The opinion of the court was delivered by: KALODNER
The issue having come to trial on complaint and answer, and having heard the testimony of witnesses and arguments of counsel, I make the following
1. During the period in which the present claim arose, plaintiff, Hugh A. Pollock, was Manager of the Automobile Division of the Crosley Corporation.
2. In his capacity as Manager of the Automobile Division of the Crosley Corporation the plaintiff had charge of the Company's dealings with its distributors.
3. Plaintiff's employment as Manager of the Automobile Division by the Crosley Corporation was a full-time position.
4. During the period in which the present claim arose, defendant W. Foxall MacElree was a distributor of automobiles of the Crosley Corporation.
5. Under its contract with the defendant and the general policy adopted toward its distributors, it was the obligation of the Crosley Corporation to treat all distributors alike so that no one should profit at the expense of another.
6. Plaintiff violated the terms of his employment by the Crosley Corporation by entering into an agreement with the defendant to share with the defendant the saving under the regular price, realized on purchases of Crosley automobiles from other distributors.
7. Plaintiff sought to use confidential information received by him as Manager of the Automobile Division of the Crosley Corporation relating to automobiles held by its distributors, for the purpose of making a secret profit for himself at the expense of those whom he was employed to serve.
8. The agreement between plaintiff and defendant set forth in Finding No. 6 was without the knowledge and consent of plaintiff's employer, the Crosley Corporation.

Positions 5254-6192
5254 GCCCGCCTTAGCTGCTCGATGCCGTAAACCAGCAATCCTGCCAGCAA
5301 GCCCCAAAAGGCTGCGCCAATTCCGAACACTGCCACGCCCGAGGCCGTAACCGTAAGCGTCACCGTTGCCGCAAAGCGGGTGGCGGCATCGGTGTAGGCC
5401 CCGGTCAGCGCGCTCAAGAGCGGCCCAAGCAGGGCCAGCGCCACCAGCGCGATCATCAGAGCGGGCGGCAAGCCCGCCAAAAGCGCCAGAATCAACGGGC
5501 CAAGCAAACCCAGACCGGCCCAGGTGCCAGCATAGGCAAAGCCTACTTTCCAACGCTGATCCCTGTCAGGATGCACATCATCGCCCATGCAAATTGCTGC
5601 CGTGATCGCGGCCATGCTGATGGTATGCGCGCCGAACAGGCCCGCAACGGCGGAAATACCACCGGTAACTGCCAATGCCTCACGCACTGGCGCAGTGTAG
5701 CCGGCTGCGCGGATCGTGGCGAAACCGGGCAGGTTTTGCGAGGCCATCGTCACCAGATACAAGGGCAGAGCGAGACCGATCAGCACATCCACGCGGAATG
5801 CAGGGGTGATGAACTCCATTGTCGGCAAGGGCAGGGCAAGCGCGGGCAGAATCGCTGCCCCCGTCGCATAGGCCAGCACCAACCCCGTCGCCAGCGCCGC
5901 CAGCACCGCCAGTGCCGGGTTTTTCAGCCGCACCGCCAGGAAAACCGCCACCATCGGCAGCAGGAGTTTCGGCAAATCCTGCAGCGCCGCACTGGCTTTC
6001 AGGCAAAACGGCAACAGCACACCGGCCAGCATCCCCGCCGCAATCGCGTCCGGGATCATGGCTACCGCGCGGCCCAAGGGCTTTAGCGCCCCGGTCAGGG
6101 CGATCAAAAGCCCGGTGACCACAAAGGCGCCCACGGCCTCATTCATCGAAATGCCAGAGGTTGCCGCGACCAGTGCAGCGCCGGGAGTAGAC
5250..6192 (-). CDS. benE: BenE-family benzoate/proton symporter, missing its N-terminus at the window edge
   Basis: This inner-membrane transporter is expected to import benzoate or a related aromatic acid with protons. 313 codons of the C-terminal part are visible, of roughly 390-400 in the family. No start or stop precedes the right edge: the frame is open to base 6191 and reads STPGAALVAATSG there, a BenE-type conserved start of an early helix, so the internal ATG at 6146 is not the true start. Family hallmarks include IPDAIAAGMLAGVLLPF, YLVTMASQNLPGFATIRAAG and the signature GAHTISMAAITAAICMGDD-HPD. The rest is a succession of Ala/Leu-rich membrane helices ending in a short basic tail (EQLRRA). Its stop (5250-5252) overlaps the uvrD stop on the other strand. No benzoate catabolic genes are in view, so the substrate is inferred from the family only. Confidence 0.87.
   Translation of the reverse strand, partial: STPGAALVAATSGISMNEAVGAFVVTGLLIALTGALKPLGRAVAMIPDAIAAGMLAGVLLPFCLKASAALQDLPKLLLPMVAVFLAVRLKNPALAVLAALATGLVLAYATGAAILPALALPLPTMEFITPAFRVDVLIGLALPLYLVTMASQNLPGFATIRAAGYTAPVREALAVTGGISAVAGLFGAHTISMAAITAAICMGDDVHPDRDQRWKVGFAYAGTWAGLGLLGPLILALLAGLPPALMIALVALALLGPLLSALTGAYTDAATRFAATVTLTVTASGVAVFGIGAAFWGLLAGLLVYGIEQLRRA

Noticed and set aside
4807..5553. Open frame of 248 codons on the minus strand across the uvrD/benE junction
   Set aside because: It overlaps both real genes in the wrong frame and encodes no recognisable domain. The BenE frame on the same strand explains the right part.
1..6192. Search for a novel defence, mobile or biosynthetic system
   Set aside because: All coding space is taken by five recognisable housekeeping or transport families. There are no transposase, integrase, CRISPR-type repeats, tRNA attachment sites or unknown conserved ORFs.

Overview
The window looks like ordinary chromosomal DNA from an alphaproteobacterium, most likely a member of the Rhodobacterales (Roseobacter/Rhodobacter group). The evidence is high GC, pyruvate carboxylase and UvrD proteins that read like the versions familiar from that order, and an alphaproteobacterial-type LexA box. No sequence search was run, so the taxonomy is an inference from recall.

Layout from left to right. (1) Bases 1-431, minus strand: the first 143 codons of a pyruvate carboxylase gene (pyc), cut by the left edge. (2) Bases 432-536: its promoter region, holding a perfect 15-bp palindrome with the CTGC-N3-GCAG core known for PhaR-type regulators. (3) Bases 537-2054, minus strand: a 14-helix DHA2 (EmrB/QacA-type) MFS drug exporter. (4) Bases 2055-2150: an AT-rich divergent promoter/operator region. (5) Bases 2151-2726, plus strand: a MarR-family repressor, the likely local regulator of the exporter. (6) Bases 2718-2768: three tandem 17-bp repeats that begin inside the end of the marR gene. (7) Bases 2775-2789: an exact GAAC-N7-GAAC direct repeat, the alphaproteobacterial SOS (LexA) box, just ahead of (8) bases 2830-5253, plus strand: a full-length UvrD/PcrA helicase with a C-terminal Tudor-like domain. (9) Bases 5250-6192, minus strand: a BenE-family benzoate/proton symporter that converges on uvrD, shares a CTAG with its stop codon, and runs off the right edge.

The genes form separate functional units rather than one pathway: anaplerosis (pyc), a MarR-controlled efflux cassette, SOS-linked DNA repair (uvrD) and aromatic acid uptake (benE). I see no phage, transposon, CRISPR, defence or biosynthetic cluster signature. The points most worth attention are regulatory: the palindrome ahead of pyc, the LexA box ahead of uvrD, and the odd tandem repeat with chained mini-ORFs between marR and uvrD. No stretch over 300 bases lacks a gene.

The plaintiff was employed as Manager of the Automobile Division of the Crosley Corporation, and was in charge of all the automobile distributors of the Company. His position was a full-time one and he was paid $7,000 a year plus a bonus. As part of his job as Manager it was his duty to help the distributors dispose of their cars. The defendant is one of the distributors and the Crosley Corporation's standard contract for the distributorship between the defendant and the Crosley Corporation was signed by the plaintiff on behalf of the Company. This contract calls attention to the mutual responsibilities of the distributor and Crosley and recites that "Crosley recognizes a sound dealer organization as essential to its own success. Under this agreement it is Crosley's aim not only to provide Distributor with good merchandise for resale, but also to have a fair, mutually helpful and friendly business association exist between Distributor and Crosley." It also provided that: "Crosley will from time to time advise Distributor of the prices of the vehicles and parts and accessories he buys from Crosley, and will furnish Schedules or Discount and Terms of Purchase to Distributor."
In the beginning of the year 1942 a "freezing" order was made by the United States Government so that new cars were unobtainable from Crosley. The distributors were, however, permitted to buy from one another. The result of the war situation was that in some parts of the country distributors, either because of local conditions or because of induction into military service, had automobiles on hand which they were pressed to unload, while in other places there were distributors who had very active markets and were greatly in need of cars to sell. The defendant belonged to the latter class. The policy of the Crosley Corporation was to help all of its distributors so that ...